Induced-Value Tests of Contingent Valuation Elicitation Mechanisms
AbstractUsing an induced-value experimental design that varies whether values for a “good” are certain or uncertain and whether payment is real or hypothetical, this study investigates issues of demand revelation, hypothetical bias, and value uncertainty for four elicitation mechanisms used in contingent valuation surveys: dichotomous choice, dichotomous choice with follow-up certainty question, payment card, and multiple-bounded discrete choice. For all elicitation mechanisms, we find no evidence of hypothetical bias: voting decisions do not vary systematically when payment is hypothetical versus when it is real. Under all design conditions we find the fewest deviations between stated and induced values and the strongest evidence of demand revelation with dichotomous choice. Stated uncertainty in dichotomous choice follow-up and multiple-bounded discrete choice questions does correlate with uncertain induced values, but the signal is noisy. We discuss the implications of our findings for the design of contingent valuation surveys. Copyright Springer Science+Business Media, Inc. 2006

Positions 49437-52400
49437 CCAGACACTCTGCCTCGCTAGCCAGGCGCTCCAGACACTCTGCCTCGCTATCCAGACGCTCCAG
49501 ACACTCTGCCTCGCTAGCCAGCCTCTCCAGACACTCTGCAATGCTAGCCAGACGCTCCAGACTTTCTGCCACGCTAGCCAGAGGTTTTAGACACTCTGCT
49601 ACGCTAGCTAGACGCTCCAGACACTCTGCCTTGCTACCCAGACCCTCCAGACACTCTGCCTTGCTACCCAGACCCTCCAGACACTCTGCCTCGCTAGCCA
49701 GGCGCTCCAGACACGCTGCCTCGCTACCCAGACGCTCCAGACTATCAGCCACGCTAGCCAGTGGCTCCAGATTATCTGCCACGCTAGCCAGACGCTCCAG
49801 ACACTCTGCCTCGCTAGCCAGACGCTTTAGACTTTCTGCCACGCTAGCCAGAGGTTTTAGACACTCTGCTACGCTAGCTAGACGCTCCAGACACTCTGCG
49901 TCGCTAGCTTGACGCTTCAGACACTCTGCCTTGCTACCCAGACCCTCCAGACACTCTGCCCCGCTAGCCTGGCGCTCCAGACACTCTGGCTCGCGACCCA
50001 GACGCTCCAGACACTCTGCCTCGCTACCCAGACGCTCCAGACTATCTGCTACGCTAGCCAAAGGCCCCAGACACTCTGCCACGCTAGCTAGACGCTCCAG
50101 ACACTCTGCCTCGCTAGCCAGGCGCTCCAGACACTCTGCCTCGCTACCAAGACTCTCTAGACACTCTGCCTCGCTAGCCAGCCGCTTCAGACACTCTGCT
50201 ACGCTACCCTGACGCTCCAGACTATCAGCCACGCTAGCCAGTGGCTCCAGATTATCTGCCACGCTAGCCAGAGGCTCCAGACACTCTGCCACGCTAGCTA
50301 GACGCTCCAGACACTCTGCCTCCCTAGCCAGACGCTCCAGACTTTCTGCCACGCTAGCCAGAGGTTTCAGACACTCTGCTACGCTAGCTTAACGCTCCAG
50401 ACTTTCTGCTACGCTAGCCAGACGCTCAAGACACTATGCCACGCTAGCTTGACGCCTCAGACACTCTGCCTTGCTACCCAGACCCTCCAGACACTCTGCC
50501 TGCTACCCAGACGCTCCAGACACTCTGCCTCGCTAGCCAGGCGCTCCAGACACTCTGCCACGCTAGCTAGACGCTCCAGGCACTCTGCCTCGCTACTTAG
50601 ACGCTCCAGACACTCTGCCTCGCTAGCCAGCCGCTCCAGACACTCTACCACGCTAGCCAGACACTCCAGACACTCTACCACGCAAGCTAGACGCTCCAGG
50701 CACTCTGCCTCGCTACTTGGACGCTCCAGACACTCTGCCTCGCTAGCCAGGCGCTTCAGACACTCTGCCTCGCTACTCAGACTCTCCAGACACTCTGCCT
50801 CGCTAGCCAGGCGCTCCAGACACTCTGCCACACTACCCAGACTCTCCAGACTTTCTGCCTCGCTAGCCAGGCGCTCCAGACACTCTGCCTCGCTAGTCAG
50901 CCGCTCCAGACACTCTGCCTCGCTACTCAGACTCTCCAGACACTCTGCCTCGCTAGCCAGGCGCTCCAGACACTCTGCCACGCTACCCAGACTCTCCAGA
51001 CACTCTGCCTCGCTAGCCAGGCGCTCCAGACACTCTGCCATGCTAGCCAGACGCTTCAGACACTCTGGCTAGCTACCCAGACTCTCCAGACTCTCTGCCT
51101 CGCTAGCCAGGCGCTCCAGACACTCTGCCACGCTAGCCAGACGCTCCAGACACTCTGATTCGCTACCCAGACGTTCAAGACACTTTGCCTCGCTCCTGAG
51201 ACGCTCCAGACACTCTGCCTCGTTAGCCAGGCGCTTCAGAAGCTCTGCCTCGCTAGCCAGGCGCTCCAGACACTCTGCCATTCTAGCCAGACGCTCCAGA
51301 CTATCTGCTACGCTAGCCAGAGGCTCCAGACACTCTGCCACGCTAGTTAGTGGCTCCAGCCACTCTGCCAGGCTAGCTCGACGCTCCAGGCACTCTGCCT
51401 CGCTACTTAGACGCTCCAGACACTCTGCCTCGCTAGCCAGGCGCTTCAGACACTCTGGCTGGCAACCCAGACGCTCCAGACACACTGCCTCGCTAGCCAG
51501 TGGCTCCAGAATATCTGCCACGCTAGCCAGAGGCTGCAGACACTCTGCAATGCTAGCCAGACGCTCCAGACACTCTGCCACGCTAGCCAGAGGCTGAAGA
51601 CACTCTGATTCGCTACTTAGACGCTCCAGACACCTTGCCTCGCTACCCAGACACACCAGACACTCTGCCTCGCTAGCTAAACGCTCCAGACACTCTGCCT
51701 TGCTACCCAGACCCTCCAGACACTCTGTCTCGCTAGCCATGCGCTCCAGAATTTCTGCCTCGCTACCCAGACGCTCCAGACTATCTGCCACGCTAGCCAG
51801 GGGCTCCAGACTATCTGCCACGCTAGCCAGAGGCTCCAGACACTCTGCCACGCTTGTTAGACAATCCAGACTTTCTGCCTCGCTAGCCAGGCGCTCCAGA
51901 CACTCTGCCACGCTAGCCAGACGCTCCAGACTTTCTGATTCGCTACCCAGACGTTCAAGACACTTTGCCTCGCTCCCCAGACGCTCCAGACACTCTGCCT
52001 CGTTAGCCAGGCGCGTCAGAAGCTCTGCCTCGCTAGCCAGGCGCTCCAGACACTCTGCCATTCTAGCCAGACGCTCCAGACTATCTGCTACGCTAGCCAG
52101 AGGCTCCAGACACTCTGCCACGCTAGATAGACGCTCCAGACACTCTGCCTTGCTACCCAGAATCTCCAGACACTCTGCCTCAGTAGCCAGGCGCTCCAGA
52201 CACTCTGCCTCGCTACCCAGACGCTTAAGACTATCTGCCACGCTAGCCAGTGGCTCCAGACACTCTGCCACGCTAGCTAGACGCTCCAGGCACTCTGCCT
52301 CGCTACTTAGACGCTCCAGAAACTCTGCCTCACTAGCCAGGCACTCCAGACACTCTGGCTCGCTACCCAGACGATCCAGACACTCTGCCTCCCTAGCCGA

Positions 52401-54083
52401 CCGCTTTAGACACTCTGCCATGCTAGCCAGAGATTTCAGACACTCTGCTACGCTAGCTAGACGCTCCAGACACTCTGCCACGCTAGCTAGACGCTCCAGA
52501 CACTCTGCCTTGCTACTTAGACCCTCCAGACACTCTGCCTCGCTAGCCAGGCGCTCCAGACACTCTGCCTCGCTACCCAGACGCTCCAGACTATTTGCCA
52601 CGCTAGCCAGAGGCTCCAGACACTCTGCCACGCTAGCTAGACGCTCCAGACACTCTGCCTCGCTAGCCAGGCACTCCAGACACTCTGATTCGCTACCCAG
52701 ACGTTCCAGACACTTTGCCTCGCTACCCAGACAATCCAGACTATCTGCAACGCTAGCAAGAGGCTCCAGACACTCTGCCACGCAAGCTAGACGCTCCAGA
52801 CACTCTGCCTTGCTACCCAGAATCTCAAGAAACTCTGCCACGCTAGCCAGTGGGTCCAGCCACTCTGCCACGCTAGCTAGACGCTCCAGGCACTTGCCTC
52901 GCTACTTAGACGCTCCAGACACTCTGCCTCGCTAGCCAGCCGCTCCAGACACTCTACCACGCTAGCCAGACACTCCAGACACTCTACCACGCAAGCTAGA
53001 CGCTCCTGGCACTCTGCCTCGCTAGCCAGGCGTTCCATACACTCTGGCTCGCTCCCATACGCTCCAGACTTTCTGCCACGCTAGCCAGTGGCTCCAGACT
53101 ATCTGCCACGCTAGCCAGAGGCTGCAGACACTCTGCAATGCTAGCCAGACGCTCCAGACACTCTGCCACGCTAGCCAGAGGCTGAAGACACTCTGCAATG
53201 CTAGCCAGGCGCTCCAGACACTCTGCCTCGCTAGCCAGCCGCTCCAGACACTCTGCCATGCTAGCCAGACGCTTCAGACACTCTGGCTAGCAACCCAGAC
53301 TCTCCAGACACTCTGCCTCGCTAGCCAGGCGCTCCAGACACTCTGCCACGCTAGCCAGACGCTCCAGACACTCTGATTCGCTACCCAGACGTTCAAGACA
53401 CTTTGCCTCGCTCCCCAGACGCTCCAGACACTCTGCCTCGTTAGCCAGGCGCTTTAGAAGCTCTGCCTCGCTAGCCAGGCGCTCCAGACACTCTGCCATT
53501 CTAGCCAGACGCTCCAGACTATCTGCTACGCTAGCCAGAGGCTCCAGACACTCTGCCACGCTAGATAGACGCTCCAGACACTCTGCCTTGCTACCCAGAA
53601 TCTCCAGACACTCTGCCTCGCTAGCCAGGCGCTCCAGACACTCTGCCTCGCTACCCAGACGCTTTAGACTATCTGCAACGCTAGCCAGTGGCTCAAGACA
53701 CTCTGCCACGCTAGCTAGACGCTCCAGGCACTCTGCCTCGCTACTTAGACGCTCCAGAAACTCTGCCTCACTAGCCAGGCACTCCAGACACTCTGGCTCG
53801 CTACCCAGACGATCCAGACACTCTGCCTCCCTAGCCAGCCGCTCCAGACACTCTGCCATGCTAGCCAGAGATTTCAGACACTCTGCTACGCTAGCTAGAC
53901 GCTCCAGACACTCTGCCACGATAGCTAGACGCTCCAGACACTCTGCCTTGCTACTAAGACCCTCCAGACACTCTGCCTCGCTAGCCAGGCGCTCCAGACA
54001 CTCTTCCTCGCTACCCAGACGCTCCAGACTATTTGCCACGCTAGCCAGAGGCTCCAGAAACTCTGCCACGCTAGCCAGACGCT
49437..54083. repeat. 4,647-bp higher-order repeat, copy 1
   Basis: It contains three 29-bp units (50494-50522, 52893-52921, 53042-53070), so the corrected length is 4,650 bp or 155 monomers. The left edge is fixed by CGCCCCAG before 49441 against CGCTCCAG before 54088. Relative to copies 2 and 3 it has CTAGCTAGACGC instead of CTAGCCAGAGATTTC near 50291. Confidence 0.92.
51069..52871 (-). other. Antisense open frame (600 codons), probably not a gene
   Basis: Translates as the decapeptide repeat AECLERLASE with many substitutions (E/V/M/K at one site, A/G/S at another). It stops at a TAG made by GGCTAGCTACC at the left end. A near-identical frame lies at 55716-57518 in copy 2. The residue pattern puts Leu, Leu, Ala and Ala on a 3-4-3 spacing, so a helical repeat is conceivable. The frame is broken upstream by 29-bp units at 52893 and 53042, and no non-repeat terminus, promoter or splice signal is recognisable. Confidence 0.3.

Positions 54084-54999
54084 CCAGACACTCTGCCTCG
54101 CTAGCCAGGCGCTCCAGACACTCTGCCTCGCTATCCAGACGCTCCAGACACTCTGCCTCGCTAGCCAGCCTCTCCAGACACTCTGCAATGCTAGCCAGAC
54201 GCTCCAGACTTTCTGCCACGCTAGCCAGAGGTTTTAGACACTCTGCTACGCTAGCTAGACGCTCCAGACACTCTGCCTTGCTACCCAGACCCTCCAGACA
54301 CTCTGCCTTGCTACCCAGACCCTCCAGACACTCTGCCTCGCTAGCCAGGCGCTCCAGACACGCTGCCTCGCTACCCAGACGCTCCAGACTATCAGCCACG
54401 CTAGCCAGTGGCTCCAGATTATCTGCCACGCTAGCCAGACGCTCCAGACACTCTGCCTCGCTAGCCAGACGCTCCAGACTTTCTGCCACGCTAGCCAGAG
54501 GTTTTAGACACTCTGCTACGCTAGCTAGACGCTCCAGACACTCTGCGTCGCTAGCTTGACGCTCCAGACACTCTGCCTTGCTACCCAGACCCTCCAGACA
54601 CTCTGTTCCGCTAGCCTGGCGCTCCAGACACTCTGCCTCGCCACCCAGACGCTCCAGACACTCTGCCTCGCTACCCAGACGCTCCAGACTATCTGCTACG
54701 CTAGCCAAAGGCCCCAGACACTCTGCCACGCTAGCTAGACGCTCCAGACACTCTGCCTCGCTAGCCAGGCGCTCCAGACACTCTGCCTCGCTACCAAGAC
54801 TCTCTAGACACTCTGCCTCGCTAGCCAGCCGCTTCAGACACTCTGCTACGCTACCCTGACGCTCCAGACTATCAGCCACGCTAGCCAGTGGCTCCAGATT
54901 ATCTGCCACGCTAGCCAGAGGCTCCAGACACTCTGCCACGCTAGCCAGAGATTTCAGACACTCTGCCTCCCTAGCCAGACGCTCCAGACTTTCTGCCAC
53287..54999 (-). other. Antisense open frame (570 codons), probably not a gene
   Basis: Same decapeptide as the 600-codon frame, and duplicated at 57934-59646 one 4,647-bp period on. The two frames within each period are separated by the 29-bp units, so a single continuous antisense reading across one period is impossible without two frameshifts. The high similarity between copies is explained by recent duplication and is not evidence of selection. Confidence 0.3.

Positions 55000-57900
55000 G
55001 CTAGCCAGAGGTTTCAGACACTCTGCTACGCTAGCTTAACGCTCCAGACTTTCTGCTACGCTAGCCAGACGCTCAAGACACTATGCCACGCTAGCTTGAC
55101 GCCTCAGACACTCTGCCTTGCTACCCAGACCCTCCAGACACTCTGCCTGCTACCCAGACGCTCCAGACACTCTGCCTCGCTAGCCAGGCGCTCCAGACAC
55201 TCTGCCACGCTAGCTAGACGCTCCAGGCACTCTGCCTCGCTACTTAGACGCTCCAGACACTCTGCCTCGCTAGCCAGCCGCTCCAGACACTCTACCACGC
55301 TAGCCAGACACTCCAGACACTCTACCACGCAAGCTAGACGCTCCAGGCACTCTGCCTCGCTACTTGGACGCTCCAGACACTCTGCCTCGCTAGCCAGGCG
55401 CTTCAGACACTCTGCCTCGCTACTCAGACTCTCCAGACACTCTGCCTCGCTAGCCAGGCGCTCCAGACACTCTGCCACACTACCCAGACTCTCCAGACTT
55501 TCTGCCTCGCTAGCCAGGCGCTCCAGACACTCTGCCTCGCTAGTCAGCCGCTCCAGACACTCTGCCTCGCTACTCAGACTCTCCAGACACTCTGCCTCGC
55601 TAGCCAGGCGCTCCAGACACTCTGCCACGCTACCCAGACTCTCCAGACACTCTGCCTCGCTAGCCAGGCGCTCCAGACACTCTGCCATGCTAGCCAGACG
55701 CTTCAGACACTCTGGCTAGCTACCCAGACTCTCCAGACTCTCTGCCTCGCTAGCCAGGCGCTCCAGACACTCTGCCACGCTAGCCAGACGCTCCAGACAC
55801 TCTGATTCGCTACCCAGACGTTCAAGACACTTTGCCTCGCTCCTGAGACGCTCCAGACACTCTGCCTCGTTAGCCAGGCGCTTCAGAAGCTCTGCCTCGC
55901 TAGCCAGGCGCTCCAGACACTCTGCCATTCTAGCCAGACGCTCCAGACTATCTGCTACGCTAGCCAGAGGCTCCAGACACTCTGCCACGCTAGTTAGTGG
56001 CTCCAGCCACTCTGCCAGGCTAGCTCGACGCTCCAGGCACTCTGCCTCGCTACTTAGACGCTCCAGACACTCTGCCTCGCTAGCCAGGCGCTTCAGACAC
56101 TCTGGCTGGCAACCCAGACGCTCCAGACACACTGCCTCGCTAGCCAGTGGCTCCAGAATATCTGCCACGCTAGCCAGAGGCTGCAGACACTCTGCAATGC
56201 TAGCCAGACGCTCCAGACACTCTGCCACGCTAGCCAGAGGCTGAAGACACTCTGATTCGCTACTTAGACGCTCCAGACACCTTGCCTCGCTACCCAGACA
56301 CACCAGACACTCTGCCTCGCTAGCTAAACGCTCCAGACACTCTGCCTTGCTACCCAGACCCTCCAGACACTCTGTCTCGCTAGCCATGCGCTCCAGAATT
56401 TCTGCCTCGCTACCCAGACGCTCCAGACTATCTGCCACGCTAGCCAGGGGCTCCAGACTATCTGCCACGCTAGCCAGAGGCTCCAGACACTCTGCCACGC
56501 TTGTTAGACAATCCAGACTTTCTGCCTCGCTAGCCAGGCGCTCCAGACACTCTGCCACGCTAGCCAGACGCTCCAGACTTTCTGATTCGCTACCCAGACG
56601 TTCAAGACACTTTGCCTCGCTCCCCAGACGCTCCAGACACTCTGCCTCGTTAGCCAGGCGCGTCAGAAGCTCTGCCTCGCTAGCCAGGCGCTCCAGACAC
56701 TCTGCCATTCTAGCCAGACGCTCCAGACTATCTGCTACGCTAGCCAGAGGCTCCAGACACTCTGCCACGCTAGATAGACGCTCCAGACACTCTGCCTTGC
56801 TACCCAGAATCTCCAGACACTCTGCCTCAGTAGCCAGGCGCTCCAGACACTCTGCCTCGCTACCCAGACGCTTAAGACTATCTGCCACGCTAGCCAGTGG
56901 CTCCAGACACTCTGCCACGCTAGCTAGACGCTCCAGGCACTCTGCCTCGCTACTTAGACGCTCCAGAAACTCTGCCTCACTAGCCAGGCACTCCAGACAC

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Bibliographic InfoArticle provided by European Association of Environmental and Resource Economists in its journal Environmental and Resource Economics.
Volume (Year): 35 (2006)
Issue (Month): 2 (October)
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Web page: http://www.springerlink.com/link.asp?id=100263
contingent valuation; demand revelation; elicitation effects; experiments; hypothetical bias; value uncertainty; willingness to pay; C91; Q51;
Find related papers by JEL classification:
- C91 - Mathematical and Quantitative Methods - - Design of Experiments - - - Laboratory, Individual Behavior
- Q51 - Agricultural and Natural Resource Economics; Environmental and Ecological Economics - - Environmental Economics - - - Valuation of Environmental Effects
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